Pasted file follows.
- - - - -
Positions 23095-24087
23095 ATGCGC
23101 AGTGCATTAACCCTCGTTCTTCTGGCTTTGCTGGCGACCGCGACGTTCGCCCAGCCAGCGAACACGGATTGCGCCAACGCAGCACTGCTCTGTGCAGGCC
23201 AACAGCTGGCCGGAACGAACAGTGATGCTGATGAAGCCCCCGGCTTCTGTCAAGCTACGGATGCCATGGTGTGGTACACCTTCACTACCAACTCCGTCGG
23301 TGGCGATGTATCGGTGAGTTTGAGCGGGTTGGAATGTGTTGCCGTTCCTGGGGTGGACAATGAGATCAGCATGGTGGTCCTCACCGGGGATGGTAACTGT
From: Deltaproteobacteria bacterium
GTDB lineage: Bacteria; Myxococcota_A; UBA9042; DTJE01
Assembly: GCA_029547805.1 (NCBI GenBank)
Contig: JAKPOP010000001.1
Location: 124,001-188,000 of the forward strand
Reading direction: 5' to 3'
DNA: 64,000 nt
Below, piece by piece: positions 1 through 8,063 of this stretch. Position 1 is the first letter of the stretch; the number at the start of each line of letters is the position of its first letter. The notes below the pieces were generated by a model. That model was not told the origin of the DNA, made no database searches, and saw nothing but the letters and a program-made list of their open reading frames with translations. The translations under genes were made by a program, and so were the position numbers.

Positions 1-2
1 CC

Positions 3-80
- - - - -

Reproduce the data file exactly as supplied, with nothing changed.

Positions 23095-24087
23095 ATGCGC
23101 AGTGCATTAACCCTCGTTCTTCTGGCTTTGCTGGCGACCGCGACGTTCGCCCAGCCAGCGAACACGGATTGCGCCAACGCAGCACTGCTCTGTGCAGGCC
23201 AACAGCTGGCCGGAACGAACAGTGATGCTGATGAAGCCCCCGGCTTCTGTCAAGCTACGGATGCCATGGTGTGGTACACCTTCACTACCAACTCCGTCGG
23301 TGGCGATGTATCGGTGAGTTTGAGCGGGTTGGAATGTGTTGCCGTTCCTGGGGTGGACAATGAGATCAGCATGGTGGTCCTCACCGGGGATGGTAACTGT
From: Deltaproteobacteria bacterium
GTDB lineage: Bacteria; Myxococcota_A; UBA9042; DTJE01
Assembly: GCA_029547805.1 (NCBI GenBank)
Contig: JAKPOP010000001.1
Location: 124,001-188,000 of the forward strand
Reading direction: 5' to 3'
DNA: 64,000 nt
Below, piece by piece: positions 1 through 8,063 of this stretch. Position 1 is the first letter of the stretch; the number at the start of each line of letters is the position of its first letter. The notes below the pieces were generated by a model. That model was not told the origin of the DNA, made no database searches, and saw nothing but the letters and a program-made list of their open reading frames with translations. The translations under genes were made by a program, and so were the position numbers.

Positions 1-2
1 CC

Positions 3-80